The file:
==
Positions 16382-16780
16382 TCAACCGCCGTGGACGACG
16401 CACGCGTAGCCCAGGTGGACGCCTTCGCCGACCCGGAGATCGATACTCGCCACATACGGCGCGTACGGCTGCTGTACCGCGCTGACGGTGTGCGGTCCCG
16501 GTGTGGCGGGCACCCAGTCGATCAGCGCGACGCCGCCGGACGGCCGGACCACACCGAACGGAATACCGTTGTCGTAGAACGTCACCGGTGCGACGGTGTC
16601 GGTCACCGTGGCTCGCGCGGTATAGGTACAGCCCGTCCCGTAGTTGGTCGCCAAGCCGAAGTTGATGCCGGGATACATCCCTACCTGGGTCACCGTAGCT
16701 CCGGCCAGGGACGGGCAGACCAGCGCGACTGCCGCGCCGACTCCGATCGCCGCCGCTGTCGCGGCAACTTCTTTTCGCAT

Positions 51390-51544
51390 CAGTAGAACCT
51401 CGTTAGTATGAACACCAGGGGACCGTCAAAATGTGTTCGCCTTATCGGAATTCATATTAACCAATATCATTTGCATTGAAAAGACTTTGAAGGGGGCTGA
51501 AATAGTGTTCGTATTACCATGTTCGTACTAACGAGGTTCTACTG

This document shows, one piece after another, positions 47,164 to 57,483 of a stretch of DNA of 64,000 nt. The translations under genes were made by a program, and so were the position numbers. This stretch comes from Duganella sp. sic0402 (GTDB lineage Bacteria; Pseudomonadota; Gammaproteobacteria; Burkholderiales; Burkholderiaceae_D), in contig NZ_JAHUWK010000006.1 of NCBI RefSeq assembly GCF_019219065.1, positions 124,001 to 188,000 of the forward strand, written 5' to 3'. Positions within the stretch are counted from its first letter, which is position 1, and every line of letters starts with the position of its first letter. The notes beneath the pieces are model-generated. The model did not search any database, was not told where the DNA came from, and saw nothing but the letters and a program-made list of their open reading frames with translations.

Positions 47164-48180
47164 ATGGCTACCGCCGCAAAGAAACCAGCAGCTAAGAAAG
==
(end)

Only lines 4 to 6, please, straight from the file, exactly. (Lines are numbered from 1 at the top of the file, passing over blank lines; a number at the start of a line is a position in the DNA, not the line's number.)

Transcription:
16501 GTGTGGCGGGCACCCAGTCGATCAGCGCGACGCCGCCGGACGGCCGGACCACACCGAACGGAATACCGTTGTCGTAGAACGTCACCGGTGCGACGGTGTC
16601 GGTCACCGTGGCTCGCGCGGTATAGGTACAGCCCGTCCCGTAGTTGGTCGCCAAGCCGAAGTTGATGCCGGGATACATCCCTACCTGGGTCACCGTAGCT
16701 CCGGCCAGGGACGGGCAGACCAGCGCGACTGCCGCGCCGACTCCGATCGCCGCCGCTGTCGCGGCAACTTCTTTTCGCAT